After a four-match suspension for his sledge during the St Lucia Test against Joe Root, Shannon Gabriel offers unconditional apology revealing what he said which prompted the England captain to reply “there is nothing wrong with being gay.”
In a statement, shared on Twitter by former West Indies cricketer Daren Ganga, Gabriel admitted his comments were offensive, a fact he didn’t realise at the time.
“To my team-mates and members of the England team, especially their captain Joe Root, I extend an unreserved apology for a comment which in the context of on-the-field rivalry, I assumed was inoffensive picong and sporting banter. I know now that it was offensive and I am deeply sorry.
“A number of friends and well-wishers have reached out to me, anxious to offer their support and to enquire about exactly what happened. I think I owe it to them and to all supporters of West Indies cricket to provide an accurate record of what happened,” he wrote in the statement.
Gabriel further added: “The exchange occurred during a tense moment on the field. The pressure was on and England’s captain Joe Root was looking at me intensely as I prepared to bowl, which may have been the usual psychological strategy with which all Test cricketers are familiar.
“I recognise now that I was attempting to break through my own tension when I said to Joe Root: ‘Why are you smiling at me? Do you like boys?’ His response, which was picked up by the microphone, was: ‘Don’t use it as an insult. There’s nothing wrong with being gay.’ I then responded: ‘I have no issues with that, but you should stop smiling at me.’”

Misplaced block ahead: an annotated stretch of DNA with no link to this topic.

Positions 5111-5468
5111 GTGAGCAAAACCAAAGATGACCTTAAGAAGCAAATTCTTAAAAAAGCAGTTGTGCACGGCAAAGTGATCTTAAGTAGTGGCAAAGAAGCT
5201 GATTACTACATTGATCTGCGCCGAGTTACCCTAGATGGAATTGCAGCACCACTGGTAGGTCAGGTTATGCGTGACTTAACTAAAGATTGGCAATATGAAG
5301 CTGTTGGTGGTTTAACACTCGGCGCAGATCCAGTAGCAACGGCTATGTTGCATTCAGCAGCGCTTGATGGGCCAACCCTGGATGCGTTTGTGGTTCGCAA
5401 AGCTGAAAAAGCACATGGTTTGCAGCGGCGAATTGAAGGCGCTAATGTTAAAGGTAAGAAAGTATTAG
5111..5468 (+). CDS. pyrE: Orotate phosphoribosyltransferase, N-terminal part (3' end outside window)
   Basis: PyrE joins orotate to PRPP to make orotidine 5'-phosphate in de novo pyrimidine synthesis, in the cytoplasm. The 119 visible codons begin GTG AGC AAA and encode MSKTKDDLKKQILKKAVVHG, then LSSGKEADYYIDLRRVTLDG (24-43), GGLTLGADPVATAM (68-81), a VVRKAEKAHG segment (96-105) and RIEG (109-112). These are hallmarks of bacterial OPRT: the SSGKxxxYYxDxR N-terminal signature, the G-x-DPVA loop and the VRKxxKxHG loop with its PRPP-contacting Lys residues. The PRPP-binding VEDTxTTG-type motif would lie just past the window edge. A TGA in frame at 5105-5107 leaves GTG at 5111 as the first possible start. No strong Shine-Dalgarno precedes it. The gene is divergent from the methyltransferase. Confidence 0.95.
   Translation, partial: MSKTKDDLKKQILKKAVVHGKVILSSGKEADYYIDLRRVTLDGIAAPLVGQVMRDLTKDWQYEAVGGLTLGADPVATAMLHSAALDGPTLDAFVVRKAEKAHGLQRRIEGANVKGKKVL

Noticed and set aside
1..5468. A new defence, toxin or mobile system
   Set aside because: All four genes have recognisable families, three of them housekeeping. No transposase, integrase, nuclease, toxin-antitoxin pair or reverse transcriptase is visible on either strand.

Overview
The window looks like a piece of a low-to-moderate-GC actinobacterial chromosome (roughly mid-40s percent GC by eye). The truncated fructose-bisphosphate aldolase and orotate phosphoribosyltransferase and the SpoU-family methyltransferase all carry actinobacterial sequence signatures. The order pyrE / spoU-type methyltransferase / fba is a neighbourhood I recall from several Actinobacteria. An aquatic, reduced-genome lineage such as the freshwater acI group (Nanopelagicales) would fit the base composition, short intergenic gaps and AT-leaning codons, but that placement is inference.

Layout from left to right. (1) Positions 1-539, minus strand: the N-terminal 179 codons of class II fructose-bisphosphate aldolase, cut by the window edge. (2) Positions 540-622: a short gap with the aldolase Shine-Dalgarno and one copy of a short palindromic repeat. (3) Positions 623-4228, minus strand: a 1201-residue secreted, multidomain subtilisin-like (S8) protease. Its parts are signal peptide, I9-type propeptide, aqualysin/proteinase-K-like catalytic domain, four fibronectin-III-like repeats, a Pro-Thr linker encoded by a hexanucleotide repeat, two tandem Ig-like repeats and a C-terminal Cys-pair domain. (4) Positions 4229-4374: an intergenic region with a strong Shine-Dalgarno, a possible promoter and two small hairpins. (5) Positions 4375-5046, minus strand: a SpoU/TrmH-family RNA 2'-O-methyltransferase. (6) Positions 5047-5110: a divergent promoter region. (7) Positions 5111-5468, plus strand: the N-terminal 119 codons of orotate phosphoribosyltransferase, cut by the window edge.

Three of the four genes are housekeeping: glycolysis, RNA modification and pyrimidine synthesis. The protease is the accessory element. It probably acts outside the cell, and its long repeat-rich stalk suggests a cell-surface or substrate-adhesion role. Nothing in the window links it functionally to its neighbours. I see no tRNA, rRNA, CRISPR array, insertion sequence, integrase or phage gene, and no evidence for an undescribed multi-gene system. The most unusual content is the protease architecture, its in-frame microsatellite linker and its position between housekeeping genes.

The incident took place at the end of the 44th over of England’s second innings in the third Test, when Gabriel was bowling to the opposition skipper Joe Root. TV footage shared on Twitter showed Root responding to a comment from Gabriel by saying: “Don’t use it as an isnult. There is nothing wrong with being gay.”
The pacer was warned for using abusive language by the on-field umpires, Rod Tucker and Kumar Dharmasena and was subsequently charged with a Level 2 offence under article 2.13 of the ICC’s Code of Conduct, covering “personal abuse”.
Root had refused to divulge it as well in the post-day media interaction. “Sometimes things are said on the field but they should stay on the field,” said Root. “I think they can sometimes be caught in the moment and not always say what you want to say or think you’re saying. I think you should leave it there.”
Gabriel also added: “I am comforted by the fact that there are no hard feelings between us.”